Here’s a piece I’ve posted at the GCM Collective website. In coming posts we’re going to be looking at some of the GCM distinctives. The first is this: “The gospel is the answer to every question”.
The story is told of a Sunday School teacher who asked her class, ‘What’s the animal with a long, bushy tail that lives in trees?’ One of her children answered, ‘Jesus. Though it sure sounds like a squirrel to me.’ The joke highlights the way the gospel of Jesus is the answer to every Sunday School question. In The Crowded House we have inverted the joke. When a question gets raised, someone will say, ‘It’s a squirrel.’ It’s our shorthand way of saying that the gospel is the answer to every question.
Well perhaps not quite every question – as the Sunday School joke highlights. The gospel is not the answer to the question of where I left my car keys.
But the gospel is the answer to the important questions of life and church life. The point is, as Tim Keller famously puts it, the gospel is not the ABC of the Christian life – it is the A-to-Z. The gospel is not just how we become Christians, but how we live as Christians. The church is created by the gospel and for the gospel. The gospel shapes both the content and conduct of our mission. The gospel defines our ethics and our pastoral care.
Consider a couple of alternatives.
Plenty of Christians believe, or at least live as if, we become Christians through the gospel, but we grow as Christians by keeping some kind of law. Law says, ‘You should not get drunk.’ Now it’s true that people should not get drunk. But if that’s all you say then you’re not bringing people good news. You’re bringing condemnation to those who cannot control themselves or inducing pride in those who can – neither of which leads to a life that pleases God.
In contrast the gospel says, ‘You need not get drunk because God offers more than drink.’ We can say, ‘I have good news for you. You don’t need to turn to drink to dull the pain because God is a better comforter.’ Or we can say, ‘You don’t need to turn to drink to escape responsibility because God is a better refuge.’ These truths lead to a life of sobriety and reliance on God and praise to his name.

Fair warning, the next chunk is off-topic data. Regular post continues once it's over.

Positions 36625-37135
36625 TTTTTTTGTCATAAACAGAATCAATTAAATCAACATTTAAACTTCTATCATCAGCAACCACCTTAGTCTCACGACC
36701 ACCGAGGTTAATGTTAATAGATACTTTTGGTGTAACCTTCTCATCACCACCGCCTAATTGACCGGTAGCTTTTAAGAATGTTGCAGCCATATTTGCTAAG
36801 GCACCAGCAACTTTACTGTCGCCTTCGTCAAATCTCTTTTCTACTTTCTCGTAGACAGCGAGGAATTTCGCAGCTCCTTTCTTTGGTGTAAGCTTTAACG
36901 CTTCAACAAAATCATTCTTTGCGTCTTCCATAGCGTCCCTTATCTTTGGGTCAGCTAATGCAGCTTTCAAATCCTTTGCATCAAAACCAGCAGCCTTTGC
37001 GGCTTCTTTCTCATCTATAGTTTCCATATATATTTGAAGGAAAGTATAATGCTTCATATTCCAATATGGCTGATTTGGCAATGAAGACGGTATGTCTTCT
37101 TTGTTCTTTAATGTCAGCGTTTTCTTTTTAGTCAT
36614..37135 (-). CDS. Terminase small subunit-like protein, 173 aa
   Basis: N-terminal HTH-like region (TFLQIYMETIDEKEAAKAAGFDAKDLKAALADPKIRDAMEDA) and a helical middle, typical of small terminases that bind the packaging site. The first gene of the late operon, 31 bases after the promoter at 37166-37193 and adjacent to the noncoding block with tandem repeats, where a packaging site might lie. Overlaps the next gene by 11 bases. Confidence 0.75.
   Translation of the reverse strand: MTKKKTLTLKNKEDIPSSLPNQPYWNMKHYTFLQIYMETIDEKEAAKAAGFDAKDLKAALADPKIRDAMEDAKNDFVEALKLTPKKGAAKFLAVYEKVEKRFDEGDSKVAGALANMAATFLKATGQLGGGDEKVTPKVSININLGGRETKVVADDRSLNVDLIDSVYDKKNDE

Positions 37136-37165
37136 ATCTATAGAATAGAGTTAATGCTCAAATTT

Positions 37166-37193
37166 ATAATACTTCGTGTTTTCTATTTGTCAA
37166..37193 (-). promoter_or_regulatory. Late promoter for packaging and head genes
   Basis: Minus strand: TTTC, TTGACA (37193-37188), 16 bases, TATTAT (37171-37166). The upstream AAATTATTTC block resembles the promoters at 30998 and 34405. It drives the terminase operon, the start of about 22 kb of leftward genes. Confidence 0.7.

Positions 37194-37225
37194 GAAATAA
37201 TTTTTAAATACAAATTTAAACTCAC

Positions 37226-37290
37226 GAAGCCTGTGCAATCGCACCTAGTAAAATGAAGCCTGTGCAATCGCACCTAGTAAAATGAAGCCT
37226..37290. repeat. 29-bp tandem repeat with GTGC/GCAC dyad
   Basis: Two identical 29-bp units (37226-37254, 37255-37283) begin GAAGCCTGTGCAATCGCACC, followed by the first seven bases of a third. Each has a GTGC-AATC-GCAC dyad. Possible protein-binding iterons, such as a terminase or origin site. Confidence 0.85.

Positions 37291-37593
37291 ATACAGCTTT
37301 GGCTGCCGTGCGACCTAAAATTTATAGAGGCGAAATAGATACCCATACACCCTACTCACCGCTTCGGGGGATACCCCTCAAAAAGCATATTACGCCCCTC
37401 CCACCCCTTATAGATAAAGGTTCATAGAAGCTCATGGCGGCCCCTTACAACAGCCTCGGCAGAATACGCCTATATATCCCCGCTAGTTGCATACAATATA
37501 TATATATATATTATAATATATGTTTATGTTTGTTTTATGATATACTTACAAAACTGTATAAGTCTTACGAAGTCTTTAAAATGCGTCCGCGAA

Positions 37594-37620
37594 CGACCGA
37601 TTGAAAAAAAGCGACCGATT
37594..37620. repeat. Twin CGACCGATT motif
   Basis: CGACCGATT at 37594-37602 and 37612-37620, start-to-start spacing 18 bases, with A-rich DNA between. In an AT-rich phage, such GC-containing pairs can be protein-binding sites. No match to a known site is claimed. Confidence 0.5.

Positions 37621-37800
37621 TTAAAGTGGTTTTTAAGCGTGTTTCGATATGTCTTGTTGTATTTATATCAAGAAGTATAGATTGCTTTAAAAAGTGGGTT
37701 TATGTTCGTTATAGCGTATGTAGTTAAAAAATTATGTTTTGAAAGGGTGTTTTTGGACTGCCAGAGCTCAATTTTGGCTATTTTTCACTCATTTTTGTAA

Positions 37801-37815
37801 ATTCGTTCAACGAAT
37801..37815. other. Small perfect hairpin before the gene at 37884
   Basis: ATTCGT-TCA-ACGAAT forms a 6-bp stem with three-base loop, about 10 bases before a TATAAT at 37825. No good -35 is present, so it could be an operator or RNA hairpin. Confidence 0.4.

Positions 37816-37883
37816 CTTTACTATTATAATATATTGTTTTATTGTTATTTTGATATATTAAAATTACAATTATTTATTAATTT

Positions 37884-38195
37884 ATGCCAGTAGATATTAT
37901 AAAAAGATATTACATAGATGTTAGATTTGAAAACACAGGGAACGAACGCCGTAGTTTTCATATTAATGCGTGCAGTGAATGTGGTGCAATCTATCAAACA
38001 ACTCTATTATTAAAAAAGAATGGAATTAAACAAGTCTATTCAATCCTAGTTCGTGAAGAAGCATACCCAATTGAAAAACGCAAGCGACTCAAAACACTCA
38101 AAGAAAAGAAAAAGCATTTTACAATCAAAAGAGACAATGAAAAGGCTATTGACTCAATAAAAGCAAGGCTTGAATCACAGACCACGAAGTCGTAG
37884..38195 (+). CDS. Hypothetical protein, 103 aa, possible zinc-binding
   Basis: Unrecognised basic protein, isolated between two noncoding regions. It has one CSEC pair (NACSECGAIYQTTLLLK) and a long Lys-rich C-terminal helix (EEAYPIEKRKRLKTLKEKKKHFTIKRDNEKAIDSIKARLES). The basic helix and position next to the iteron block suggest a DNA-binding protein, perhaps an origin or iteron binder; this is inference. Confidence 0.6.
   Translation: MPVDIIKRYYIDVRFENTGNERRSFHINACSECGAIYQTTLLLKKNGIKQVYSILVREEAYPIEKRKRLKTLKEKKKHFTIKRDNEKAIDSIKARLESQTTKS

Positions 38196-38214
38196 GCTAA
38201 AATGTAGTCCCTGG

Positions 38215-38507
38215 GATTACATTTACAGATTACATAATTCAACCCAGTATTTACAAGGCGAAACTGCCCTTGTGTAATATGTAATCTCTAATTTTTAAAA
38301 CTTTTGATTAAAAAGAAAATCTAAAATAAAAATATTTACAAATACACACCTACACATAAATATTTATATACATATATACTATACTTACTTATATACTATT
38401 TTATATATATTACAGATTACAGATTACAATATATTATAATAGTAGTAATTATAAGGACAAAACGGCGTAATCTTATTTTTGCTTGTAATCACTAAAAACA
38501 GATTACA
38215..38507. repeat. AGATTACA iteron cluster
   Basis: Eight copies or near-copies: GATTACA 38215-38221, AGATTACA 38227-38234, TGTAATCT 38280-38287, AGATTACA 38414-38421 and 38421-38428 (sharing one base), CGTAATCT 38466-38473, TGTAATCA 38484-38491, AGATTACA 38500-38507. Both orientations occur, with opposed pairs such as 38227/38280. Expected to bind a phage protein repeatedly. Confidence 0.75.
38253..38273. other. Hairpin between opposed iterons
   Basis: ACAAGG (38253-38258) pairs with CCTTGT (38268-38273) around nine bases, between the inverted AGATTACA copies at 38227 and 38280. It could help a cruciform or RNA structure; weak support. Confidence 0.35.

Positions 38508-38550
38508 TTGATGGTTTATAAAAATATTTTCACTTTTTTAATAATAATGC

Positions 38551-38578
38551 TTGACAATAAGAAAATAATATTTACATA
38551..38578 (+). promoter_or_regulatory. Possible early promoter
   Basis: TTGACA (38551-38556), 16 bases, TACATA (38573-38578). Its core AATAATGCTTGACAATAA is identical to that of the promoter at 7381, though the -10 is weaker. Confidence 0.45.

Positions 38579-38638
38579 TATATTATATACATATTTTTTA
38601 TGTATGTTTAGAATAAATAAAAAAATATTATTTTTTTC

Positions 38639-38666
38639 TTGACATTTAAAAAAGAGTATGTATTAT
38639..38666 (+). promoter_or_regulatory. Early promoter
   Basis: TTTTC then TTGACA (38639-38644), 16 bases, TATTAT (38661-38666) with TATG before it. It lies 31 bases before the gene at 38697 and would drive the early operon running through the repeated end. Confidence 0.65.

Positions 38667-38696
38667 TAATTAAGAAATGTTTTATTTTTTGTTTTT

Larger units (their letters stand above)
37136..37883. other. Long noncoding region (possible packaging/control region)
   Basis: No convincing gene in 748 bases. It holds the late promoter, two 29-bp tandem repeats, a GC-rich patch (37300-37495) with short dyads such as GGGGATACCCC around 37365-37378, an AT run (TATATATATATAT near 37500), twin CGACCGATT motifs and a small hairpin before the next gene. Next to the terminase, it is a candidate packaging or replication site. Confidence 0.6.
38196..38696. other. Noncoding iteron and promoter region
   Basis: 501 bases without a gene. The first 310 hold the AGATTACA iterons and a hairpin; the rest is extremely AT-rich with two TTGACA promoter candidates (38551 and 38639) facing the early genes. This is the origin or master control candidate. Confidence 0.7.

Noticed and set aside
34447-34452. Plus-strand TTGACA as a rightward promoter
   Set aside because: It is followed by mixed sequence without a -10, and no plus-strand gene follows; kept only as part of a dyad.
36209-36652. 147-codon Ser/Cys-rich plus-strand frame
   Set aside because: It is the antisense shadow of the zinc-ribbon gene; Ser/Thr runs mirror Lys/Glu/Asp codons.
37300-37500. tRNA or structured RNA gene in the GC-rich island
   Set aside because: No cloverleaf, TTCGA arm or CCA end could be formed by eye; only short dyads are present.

Or consider another example. Plenty of Christians believe the gospel is not sufficient for pastoral care. They are overawed by secular psychologies and think these provide the answers for ‘hard’ pastoral cases. Now there is plenty we can learn from the secular world and some therapies offer genuine relief to people. But only the gospel brings lasting change. We must remain convinced that God knows the human heart better than any psychologist and that his word ‘living and active’. It is ‘sharper than any double-edged sword, it penetrates even to dividing soul and spirit, joints and marrow; it judges the thoughts and attitudes of the heart.’ (Hebrews 4:12) ‘The law of the LORD is perfect, reviving the soul.’ (Psalm 19:7) If we want to restore damaged souls then we need to apply the gospel. This doesn’t mean change is quick or easy. But it is the gospel that brings change and restores people to a right relationship with God.
But what about my car keys? The gospel may not tell me where I left them. But even here the gospel is relevant. If I’m getting agitated by my inability to find my keys, the gospel reminds me that God is my sovereign Father. Everything is under his control, even lost keys. This is his discipline to teach me patience. Life is not under my control, but I can be calm because life is under his control. Or maybe my agitation arises because I’m worried about what someone will think of my lateness. Again the gospel reminds me that God is the glorious one whom I should fear, not other people. My emotions don’t need to be controlled by other people’s opinions of me if I see them in divine perspective. God’s opinion is the one that matters.
So even lost car keys are a gospel issue.